Another solar farm starts up in Queensland as daytime prices stuck near zero

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Another solar farm joins Queensland’s electricity grid as day-time wholesale prices remain at or below zero for lengthy periods.

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The second stage of the Oakey Solar Farm in Queensland has started sending power to the national grid, west of Toowoomba, becoming the latest solar farm to join a grid already experiencing lengthy day-time periods with the wholesale price stuck at or below zero.

As you can see in the graph below, supplied by Paul McArdle from Global Roam, the providers of our popular NEM-Watch widget, the 55MW Oakey 2 made a small start to production over the weekend, reaching output levels of around 10MW.

The project comes online almost exactly six months after the 25MW first stage of the 80MW project itself began sending power to the grid. It will be expected to negotiate its way trough various “hold points” to satisfy the market operator it is performing according to specifications before reaching its full output,

Both stages of the project have run behind schedule, partly due to fallout from the failure of solar engineering group RCR Tomlinson, and possibly also due to hail damage from severe storms in south-east Queensland which is believed to have hit the second stage in particular.

The new solar plant comes on line as Queensland wholesale electricity prices hit zero and below zero for much of the past month, partly because of the growing output of both rooftop and utility scale solar, lower demand in the relatively mild season, and the reluctance of most coal plants to ramp down output.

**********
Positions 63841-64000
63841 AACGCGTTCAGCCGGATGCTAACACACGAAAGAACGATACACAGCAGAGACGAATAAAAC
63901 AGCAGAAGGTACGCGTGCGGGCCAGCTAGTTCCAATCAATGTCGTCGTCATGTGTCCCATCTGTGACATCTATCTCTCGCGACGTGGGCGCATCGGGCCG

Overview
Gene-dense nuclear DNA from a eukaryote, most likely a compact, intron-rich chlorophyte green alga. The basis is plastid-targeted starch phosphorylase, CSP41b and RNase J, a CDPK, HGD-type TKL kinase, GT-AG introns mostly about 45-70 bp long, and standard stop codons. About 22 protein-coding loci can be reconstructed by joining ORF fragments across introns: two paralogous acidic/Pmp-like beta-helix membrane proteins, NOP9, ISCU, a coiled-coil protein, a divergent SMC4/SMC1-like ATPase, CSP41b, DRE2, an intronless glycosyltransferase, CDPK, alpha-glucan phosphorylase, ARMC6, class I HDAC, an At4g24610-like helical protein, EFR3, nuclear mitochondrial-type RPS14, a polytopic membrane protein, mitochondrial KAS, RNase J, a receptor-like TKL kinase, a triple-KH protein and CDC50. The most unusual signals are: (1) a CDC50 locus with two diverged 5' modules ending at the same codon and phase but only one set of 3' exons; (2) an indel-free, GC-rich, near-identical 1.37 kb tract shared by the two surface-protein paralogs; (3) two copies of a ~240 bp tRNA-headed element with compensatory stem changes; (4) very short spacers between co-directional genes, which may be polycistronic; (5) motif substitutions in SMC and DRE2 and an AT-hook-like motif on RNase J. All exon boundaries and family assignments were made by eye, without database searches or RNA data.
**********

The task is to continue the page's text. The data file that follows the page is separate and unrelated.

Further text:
Two weeks ago, the prices fell to near the market floor when a network constraint limited exports to NSW, forcing most large scale solar plants to switch off for varying periods, and raising questions as to why the coal generators increased production at the same time, and why the biggest pumped hydro facility in the state did not “charge its batteries” when it could have been paid to do so.

The negative prices have been affecting other states too, mostly South Australia, where the Tailem Bend solar farm again switched off for long periods on Sunday – as it is required to do under its off take agreement when prices remain below zero for much of the day-time hours.

The Clean Energy Finance Corporation has backed both stages of construction of Oakey, with $55 million in debt finance helping to bring Oakey 2 to financial close in January 2018. Oakey 1 had a power purchase agreement with the Queensland state government, but the second stage has not announced any PPA.

Combined, the 80MW of capacity is expected to generate around 138,800MWh a year; enough to power the equivalent of 24,000 Queensland homes. The solar farms are owned by UK-based Foresight Group.

The battery-ready Oakey 2 will also incorporate five-minute forecasting technology, which will assist the Australian Energy Market Operator (AEMO) enhance grid stability.

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